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3 Strategies to Reduce Procurement Costs in Small and Mid-Sized Forges

July 25, 2016 / , , , , , , , , ,


Cost reduction will always be a top priority for manufacturers. However, in today’s ultra-competitive and uncertain market, manufacturing executives need to be both creative and strategic as they look for new ways to reduce costs.

As stated in the white paper, Top Five Operating Challenges for Forges that Cut and Process Metal, there are several ways forges are reducing operational costs. Measuring total cost, monitoring blade life, and instituting ongoing preventative maintenance programs are just a few examples. According to the recently revised Forging Industry Technology Roadmap, the forging industry as a whole is also working toward finding new ways to reduce material and energy usage costs—two of the most significant cost factors in forging.

A recent article published by Thomasnet, however, notes that while the tendency is for small and mid-sized businesses to focus on reducing costs for their overall operations, there is also a huge benefit to reducing costs within specific business functions, most notably procurement.

“Small businesses spend between 45 and 65 percent of sales revenue on procurement of inputs,” the article states. “Therefore, procurement should be considered a viable opportunity to reduce costs and improve efficiency. Even basic changes to the procurement process can cut procurement costs by 5 to15 percent and start a smaller business on the road to strategic sourcing.”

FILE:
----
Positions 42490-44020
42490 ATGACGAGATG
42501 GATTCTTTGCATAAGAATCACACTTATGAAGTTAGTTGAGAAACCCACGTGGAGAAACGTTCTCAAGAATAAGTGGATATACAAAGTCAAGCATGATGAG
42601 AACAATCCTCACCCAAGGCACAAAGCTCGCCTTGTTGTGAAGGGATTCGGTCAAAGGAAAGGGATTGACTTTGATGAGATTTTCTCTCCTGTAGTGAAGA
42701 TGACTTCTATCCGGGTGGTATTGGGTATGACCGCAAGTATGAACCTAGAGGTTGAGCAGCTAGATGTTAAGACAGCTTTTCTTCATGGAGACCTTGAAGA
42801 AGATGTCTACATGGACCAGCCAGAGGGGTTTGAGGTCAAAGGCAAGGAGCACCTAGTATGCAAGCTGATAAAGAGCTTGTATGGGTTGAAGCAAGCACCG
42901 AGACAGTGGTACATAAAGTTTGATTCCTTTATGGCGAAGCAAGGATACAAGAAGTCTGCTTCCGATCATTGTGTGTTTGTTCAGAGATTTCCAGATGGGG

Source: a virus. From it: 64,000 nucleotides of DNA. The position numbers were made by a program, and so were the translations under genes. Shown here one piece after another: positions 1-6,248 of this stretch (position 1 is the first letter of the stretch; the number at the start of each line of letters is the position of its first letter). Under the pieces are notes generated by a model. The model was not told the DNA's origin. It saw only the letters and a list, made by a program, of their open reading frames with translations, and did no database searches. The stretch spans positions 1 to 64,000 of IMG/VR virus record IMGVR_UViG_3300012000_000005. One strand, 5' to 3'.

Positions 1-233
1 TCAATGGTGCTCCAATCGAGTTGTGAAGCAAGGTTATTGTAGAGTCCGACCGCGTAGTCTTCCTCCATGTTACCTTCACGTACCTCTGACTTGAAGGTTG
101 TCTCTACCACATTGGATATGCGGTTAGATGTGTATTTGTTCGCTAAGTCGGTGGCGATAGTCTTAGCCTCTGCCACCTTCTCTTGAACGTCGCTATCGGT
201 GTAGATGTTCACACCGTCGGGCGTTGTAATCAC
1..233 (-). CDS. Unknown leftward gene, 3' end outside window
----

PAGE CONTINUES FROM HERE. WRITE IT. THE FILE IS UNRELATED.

The article goes on to list five strategies small and mid-size operations can use to improve procurement. Read below for a summary of three of the five best practices (You can read the full article here.):

  1. Build and Maintain Strategic Partnerships. Small firms should seek strategic partnerships with key suppliers. Purchasing from fewer suppliers saves time and resources while building trust. A small business owner can talk openly with a strategic partner and ensure the company is not overspending due to unnecessary costs.
  2. Improve Internal Procurement Processes. Procurement efforts should include annual analysis of spend and demand, with supplier pricing reviews occurring semi-annually or even quarterly. Use spend analysis to detail all costs and terms associated with procurement and demand analysis to define essential needs with a focus on improving cost and quantity.
  3. Organize with Others to Increase Buying Power. Partnering with other small businesses can yield volume discounts and achieve savings. Consortiums put the benefits of economies of scale into effect for small businesses that would otherwise be left paying premiums.

Of course, there are no quick fixes when it comes to cost reduction. However, by taking the time to approach cost strategically—and perhaps even one business function at a time—small and mid-sized forges can make improvements that may have a long-term and sustainable impact on the bottom line.

What strategies has your forge adopted to reduce costs?